Hartman is searching for some solid structure and solid recognition of the descendants of  slaves on the African shores/rituals/psyche…something as identifiable as the slave forts that remain along the coast of Ghana.  During some encounters she comes across as out right accusatory of her host country as continuing to benefit from the proliferation of slavery as a tourist attraction.  Even though I would jump at the opportunity to visit the slave castles and the “door of no return”, she has expanded the discourse in my own head as to how and why I want to do so.   Even though she does not discover some solid historical piece to fill the emptiness and ambivalence that each African American has to reconcile…being descendants of enslaved people in a country founded on such promise…that warring of two souls that DuBois is so famous for speaking on in his book The Souls of Black Folk, Hartman does discover something even more valuable…something that speaks to the future of all common folk yearning to be free and grounded.  Hartman did  come in like a skilled surgeon in the last pages of the last chapter and did not leave my wound open oozing puss and for that I’m most grateful.

Something I’m considering doing as a result of this book is burying all my cowrie shell jewelry…a symbollic act that states I will not be buying anymore cowrie shell jewelry for adoration until I can process this all in my own time and mind.  I’ve known about the cowrie shells as currency for a few decades now, but she is the first scholar I’ve known to share how it translated to the slave trade itself.  176,000 cowries could purchase a healthy male sold in the 19th century.  176,000 cowries. 176,000 dead sea creatures.

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Filed under history, sociology, The Middle Passage

Lose Your Mother: A Journey Along the Atlantic Slave Route, (Farrar, Straus and Giroux, 2007), by Saidiya Hartman

Here are links related to the author:  interview with Tavis Smiley; another review; and another review; an essay from the book.

Decades ago when I graduated with my undergraduate, I was only 12 hours from having a double major in Pan-African Studies.  It was my goal at the time to obtain a doctorate degree in Pan-African Studies or African America Studies.  I wanted to become (among many things) a scholar on the Middle Passage.  Being short-sighted on the pushes and pulls of life, my life didn’t unfold as I had planned.  However, books that address this industry of attempting to commodify human beings, particularly African people, for purposes of profit are always on my radar.  Lose Your Mother has been on my Amazon wish list for a nearly 2 years.  I picked it up from my library last week.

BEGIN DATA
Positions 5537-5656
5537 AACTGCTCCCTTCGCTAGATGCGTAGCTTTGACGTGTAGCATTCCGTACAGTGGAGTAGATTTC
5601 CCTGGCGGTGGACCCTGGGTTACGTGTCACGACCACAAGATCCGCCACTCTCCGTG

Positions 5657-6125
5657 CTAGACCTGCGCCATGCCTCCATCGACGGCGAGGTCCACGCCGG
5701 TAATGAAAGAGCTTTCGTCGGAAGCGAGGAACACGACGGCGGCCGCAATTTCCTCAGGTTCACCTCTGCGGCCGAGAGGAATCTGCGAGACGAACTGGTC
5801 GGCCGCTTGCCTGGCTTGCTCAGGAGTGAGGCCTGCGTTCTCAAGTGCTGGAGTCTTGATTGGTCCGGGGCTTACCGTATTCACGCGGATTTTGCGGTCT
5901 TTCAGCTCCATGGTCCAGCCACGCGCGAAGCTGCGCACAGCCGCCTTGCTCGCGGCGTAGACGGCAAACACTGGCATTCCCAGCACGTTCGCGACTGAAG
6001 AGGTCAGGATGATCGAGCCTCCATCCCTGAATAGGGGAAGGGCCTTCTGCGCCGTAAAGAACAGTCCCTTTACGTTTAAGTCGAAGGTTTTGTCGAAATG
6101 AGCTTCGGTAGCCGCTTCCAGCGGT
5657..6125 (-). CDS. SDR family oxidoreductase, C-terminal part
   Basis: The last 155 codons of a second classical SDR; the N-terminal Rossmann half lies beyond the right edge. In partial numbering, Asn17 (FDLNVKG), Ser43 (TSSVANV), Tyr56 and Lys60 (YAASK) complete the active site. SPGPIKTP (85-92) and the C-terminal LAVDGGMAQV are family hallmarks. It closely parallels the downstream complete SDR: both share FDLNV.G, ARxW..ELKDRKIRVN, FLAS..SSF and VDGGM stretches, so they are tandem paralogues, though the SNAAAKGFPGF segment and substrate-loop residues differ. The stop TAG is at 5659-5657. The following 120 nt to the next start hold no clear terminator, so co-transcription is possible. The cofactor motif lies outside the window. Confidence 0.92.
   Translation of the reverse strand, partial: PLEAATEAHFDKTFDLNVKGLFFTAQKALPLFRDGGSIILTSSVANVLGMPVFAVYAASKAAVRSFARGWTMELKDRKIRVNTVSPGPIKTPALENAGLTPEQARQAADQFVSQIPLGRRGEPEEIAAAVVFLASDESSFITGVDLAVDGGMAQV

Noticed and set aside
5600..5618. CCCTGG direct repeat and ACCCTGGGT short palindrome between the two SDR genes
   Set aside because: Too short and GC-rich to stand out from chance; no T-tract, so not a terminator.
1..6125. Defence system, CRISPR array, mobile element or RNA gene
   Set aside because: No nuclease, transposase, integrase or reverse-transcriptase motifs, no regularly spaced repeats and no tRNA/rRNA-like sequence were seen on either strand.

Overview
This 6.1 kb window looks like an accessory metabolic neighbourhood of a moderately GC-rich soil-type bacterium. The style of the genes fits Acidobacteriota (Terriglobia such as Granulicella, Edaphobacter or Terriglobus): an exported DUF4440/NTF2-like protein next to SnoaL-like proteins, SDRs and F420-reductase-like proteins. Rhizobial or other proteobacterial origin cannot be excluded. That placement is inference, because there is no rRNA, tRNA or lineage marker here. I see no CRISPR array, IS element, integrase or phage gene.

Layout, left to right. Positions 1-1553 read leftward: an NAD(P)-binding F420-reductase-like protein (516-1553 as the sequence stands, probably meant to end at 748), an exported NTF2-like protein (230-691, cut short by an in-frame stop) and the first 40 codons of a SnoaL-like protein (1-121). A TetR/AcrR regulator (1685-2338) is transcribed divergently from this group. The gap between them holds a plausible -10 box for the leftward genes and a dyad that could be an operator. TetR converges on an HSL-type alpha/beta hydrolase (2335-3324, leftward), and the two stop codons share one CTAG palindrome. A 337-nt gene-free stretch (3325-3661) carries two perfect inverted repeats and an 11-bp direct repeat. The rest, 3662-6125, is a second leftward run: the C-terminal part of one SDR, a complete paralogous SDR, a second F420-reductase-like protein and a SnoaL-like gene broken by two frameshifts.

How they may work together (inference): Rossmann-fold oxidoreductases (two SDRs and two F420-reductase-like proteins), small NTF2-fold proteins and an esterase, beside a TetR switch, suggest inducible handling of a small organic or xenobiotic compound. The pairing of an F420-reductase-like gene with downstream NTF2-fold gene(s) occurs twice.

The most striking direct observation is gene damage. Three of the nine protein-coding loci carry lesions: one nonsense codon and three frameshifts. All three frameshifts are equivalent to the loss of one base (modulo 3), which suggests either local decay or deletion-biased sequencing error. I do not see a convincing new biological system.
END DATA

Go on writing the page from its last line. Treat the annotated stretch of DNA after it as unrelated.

Hartman fuses her scholarly research on documenting one of the slave routes with her personal reconciliation and discovery for what it means to be an African America woman.  I’m a third of the way through the book and its like working through fresh grief…her’s and mine.  There are times I’ve found myself wanting to minimize her grief and comfort her broken heart at the realizations of the current impact (dispossession, alienation and anger) of an old wound that scabs over and sometimes festers (ain’t that right Langston Hughes?!) like a sore and then runs. 

The other train of thought is wondering what her views are on the current movement of “hope” we working on now.  I’m certain that 40-50 years from now a young scholar will write as perceptively as she on how this generation’s romanticism or naievete or short-sightedness or whatever-ness fail short of healing the pains of alienation, dispossession, and malaise among common folks. 

Lose Your Mother is a strong companion to Middle Passages by James T. Campbell.  Will write more later.

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Filed under Author Links, history, Library book, sociology, The Middle Passage

Building Houses Out of Chicken Legs: Black Women, Food, and Power by Psyche A. Williams-Forson, The University of North Carolina Press, 2006

I just picked this up from the library today but haven’t cracked it…the image on the cover is well suited for the title of the book!

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Filed under african american women, culture, economics, history, sociology